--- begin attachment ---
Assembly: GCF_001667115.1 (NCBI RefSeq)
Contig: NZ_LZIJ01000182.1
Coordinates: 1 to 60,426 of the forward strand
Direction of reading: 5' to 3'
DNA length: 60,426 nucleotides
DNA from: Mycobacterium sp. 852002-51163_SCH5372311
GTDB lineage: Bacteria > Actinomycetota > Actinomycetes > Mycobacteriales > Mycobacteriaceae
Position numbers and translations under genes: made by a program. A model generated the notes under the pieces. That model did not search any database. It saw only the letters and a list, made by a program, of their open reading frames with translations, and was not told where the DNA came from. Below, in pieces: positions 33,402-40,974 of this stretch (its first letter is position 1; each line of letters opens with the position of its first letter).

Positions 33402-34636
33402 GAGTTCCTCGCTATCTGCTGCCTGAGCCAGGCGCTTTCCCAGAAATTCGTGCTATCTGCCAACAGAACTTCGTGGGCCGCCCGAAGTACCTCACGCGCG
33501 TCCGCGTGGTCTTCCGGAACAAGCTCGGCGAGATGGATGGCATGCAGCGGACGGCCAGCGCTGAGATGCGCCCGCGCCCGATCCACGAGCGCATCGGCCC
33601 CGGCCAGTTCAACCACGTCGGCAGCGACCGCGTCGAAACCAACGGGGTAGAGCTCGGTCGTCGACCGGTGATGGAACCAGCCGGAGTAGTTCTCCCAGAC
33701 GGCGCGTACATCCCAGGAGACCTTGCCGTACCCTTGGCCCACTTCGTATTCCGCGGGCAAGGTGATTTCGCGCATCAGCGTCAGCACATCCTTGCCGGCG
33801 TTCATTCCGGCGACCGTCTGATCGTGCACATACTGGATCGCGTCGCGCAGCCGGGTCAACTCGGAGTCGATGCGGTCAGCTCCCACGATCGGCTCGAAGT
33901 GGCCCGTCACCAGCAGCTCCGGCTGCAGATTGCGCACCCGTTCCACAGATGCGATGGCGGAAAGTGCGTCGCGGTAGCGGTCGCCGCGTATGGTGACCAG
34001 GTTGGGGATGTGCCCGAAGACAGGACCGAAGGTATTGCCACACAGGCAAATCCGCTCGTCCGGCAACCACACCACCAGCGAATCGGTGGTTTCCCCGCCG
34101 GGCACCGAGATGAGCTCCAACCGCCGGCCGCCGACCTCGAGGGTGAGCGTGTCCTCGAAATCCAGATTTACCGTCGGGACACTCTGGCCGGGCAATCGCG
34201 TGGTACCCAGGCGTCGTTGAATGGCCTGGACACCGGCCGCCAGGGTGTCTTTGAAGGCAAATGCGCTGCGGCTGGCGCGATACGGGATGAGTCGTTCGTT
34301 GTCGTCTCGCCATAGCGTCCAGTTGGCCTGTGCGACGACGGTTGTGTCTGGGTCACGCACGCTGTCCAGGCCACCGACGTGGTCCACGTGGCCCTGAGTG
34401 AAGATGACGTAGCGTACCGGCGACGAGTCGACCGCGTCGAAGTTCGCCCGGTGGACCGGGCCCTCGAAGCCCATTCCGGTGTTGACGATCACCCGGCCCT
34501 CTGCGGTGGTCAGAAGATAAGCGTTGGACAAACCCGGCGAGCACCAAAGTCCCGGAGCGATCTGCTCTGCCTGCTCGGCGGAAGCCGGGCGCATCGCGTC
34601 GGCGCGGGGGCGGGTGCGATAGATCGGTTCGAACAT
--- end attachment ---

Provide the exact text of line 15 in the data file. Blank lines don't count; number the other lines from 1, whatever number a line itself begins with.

33901 GGCCCGTCACCAGCAGCTCCGGCTGCAGATTGCGCACCCGTTCCACAGATGCGATGGCGGAAAGTGCGTCGCGGTAGCGGTCGCCGCGTATGGTGACCAG